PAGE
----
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EFFECTS OF LIVESTOCK GRAZING EXCLOSURE ON AQUATIC MACROINVERTEBRATES IN A MONTANE STREAM, NEW MEXICO
John N. Rinne
The Great Basin Naturalist
Vol. 48, No. 2 (30 April 1988), pp. 146-153
Stable URL: http://www.jstor.org/stable/41712421
Page Count: 8
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Aquatic macroinvertebrate populations inhabiting reaches of a stream within areas excluded from livestock grazing for a decade were markedly different from those in grazed areas when density, biomass, biotic condition indices, and mean chi square indices of the two populations were compared. Increased densities and biomasses of more tolerant forms of macroinvertebrates were observed in grazed reaches. Because pretreatment data were not available, differences in macroinvertebrate populations and relative tolerances of taxa in grazed and ungrazed areas could be as easily attributed to linear changes in stream habitat as to removal of domestic livestock. Results of this study have implications for the design of future research on the effects of livestock grazing on stream environments and biota: (1) baseline/pretreatment information is prerequisite, and (2) the study should take a watershed (ecosystem) approach.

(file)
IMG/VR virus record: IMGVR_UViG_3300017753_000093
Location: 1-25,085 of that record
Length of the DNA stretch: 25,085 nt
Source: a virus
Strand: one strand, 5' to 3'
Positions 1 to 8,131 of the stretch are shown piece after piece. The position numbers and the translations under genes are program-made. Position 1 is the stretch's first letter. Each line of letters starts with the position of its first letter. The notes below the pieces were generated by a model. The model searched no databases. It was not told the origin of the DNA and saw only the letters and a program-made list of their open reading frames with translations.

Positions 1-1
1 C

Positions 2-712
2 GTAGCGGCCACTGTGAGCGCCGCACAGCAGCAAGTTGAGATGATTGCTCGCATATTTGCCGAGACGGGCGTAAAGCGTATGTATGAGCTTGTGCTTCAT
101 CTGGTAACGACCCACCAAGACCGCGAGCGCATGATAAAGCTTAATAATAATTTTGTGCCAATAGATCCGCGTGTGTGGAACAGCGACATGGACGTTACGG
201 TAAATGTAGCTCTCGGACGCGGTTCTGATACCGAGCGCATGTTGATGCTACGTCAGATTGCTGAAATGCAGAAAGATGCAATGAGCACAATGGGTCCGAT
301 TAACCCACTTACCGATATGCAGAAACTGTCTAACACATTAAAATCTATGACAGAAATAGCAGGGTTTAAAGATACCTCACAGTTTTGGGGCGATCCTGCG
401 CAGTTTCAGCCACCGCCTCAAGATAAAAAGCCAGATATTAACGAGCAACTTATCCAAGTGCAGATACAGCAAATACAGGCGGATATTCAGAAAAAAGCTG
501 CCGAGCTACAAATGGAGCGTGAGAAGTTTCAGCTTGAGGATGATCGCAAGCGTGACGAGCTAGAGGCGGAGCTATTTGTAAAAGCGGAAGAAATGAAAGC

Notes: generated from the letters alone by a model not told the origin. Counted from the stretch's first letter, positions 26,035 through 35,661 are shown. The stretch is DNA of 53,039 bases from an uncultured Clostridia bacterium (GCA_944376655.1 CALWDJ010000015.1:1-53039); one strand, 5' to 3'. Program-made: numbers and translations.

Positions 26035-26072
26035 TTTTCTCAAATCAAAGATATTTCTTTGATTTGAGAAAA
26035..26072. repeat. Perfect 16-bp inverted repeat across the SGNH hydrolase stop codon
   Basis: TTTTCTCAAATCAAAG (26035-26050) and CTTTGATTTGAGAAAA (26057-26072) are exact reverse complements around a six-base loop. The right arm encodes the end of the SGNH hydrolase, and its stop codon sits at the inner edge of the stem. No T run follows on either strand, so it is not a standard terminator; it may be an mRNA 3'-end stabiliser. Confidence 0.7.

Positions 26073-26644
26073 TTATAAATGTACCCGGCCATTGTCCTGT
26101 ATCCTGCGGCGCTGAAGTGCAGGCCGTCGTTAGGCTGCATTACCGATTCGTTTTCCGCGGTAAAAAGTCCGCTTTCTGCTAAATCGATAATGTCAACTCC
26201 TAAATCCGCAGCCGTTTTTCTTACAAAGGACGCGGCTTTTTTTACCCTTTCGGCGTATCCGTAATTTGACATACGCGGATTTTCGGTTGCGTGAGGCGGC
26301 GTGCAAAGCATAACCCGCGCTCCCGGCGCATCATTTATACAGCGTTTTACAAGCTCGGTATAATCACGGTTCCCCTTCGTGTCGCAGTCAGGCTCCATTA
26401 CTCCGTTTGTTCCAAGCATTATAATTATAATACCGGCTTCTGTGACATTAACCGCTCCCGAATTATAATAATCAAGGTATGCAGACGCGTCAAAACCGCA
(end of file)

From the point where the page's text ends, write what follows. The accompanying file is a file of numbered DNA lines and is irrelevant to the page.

The Great Basin Naturalist © 1988 Monte L. Bean Life Science Museum, Brigham Young University